State Government pledges $11.7m for two-year Target 120 youth justice program extension

Sam JonesThe Kimberley Echo
MG Corp youth program manager Marcia Gerrard, Community Services Minister Sabine Winton and Kimberley MLA Divina D'Anna.
Camera IconMG Corp youth program manager Marcia Gerrard, Community Services Minister Sabine Winton and Kimberley MLA Divina D'Anna. Credit: Supplied

The State Government will commit $11.7 million to extend the Target 120 youth justice program across all operational sites until 2025, bringing the total cost of the program to $43.3m since 2017.

Target 120, developed in 2017, aims to support youngsters aged 10 to 14 who are at risk of becoming repeat offenders by providing them with appropriate services and support for a broad range of issues, including substance abuse, poor attendance at school, lack of housing, family and domestic violence, trauma and mental health issues.

The initiative has long been touted as a success story by the WA Government, with data showing nearly half of all participants have not had any further contact with police after starting the program.

On a visit to Kununurra on April 26, Community Services Minister Sabine Winton announced Budget funding for the program to run until June 30, 2025.

“This extension across each of our Target 120 sites is recognition of the genuine difference the program is making in our communities,” she said.

“It’s important we continue to support the great work of the local service providers and organisations who are helping young people turn their lives around.

“Addressing these issues takes all parts of the community and Government together. Our Government has now invested more than $43 million in this early intervention program, which shows our commitment to help tackle these longstanding and complex issues.”

However, the program has not been without its issues.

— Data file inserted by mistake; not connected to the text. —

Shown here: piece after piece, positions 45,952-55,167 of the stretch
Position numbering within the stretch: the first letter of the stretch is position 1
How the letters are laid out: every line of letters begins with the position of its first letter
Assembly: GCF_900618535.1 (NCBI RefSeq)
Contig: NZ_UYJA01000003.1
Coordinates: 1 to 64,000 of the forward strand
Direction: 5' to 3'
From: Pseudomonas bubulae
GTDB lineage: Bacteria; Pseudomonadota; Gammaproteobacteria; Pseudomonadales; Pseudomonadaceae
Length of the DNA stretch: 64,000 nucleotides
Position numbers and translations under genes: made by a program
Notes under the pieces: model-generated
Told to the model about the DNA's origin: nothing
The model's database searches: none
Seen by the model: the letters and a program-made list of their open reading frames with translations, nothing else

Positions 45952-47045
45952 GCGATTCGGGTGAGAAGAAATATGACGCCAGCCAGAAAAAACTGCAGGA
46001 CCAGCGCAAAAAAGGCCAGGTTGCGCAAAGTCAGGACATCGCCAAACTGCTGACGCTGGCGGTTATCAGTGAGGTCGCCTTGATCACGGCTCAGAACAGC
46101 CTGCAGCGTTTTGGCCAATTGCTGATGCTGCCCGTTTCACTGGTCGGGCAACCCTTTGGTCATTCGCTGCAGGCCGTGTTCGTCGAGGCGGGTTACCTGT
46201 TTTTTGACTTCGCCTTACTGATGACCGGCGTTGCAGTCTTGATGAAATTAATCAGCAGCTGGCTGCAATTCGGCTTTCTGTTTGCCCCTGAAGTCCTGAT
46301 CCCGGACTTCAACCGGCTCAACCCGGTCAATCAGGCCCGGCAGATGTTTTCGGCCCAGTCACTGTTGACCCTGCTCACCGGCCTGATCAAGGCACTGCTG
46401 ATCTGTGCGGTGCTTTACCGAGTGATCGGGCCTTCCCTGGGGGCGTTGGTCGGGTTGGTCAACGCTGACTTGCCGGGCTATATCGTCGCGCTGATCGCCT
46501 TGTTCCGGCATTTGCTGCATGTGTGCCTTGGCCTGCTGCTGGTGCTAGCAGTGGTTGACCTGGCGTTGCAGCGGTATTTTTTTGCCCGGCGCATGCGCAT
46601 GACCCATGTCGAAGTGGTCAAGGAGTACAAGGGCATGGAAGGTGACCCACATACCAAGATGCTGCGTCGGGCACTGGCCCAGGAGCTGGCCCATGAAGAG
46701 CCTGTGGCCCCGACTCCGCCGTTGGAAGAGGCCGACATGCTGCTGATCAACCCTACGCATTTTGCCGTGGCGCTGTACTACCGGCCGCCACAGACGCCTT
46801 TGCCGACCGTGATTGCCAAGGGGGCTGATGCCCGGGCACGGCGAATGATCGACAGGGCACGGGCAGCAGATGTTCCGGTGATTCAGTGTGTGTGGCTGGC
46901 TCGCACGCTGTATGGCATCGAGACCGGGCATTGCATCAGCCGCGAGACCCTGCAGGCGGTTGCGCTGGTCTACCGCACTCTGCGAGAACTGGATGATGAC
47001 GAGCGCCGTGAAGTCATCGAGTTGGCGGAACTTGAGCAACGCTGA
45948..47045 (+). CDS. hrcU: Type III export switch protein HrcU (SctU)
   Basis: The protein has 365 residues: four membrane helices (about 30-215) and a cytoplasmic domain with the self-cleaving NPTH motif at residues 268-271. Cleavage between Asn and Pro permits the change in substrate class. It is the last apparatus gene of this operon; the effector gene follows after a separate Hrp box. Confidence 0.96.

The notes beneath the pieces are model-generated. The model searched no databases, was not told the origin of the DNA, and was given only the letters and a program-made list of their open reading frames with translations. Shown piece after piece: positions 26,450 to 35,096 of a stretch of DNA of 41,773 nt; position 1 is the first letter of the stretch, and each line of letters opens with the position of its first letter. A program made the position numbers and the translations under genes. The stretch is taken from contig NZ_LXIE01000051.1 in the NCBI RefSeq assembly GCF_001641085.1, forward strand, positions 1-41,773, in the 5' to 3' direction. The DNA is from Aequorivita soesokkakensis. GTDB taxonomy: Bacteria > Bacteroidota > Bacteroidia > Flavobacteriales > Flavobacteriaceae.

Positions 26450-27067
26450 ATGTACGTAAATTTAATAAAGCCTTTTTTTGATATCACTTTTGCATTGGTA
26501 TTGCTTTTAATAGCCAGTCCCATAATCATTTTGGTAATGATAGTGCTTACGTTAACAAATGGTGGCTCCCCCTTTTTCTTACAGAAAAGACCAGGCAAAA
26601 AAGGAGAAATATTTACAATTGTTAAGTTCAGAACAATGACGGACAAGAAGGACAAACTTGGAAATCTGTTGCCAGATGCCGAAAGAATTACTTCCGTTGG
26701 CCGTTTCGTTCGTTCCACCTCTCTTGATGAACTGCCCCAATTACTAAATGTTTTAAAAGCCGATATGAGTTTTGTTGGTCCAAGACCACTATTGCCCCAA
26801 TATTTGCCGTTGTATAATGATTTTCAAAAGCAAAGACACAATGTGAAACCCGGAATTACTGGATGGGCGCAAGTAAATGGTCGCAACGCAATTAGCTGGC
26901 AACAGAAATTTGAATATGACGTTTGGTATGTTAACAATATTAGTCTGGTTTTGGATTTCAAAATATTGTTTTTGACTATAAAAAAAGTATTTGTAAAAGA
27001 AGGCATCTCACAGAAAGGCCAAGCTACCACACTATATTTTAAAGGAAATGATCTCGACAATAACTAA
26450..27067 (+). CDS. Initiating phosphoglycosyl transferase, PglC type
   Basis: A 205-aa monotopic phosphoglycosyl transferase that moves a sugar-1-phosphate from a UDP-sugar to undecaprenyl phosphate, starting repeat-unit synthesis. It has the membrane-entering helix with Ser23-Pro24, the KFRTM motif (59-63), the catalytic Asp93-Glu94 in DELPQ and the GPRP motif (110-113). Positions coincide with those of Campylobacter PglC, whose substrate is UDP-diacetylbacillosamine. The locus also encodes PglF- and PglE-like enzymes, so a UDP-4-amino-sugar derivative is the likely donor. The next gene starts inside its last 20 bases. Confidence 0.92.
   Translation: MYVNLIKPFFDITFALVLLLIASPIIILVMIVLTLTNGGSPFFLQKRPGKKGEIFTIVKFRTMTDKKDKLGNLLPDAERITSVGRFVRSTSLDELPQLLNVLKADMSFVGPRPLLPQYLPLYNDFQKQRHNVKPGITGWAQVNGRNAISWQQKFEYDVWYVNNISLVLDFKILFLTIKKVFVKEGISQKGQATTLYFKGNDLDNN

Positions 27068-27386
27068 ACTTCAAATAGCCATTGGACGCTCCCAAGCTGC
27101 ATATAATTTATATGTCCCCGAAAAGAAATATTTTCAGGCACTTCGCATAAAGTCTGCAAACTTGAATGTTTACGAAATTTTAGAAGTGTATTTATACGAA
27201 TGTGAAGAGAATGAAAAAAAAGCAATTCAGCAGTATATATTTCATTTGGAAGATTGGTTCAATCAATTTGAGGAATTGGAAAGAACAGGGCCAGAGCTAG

In last year’s Budget, the Government announced an $11 million expansion of the program to nine new locations.

However, at the beginning of March this year, six of those nine promised sites did not yet have an operational T120 program, including Carnarvon, Halls Creek, Fitzroy Crossing, Derby, Karratha, and Newman.

Of those sites, Fitzroy Crossing and Halls Creek remain without the program.

Premier Mark McGowan blamed staff recruitment issues for the lag in expansion, saying the Government had even explored interstate and international recruitment options for the program.

It comes after Police Commissioner Col Blanch flagged late last year that police had identified a “noticeable increase” in the number of young offenders who had racked up more than 50 offences.

He said that included a “cohort of young and at-risk youth who have acquired more than 100 offences and are repeatedly presenting in the justice system”.

It comes after new figures revealed a shocking increase on assaults on police officers across WA, particularly in the regional trouble spots of the Kimberley and Pilbara.

According to WA Police Union figures, there were 2½ times more officers injured in the line of duty in the Kimberley compared with the same time seven years ago.

So far this year, 21 Kimberley police have been injured in 17 incidents compared with eight officers injured in five incidents in the March quarter of 2017.

The Pilbara has had a similar alarming increase, with 25 officers injured so far this year compared with six at the same time in 2017.

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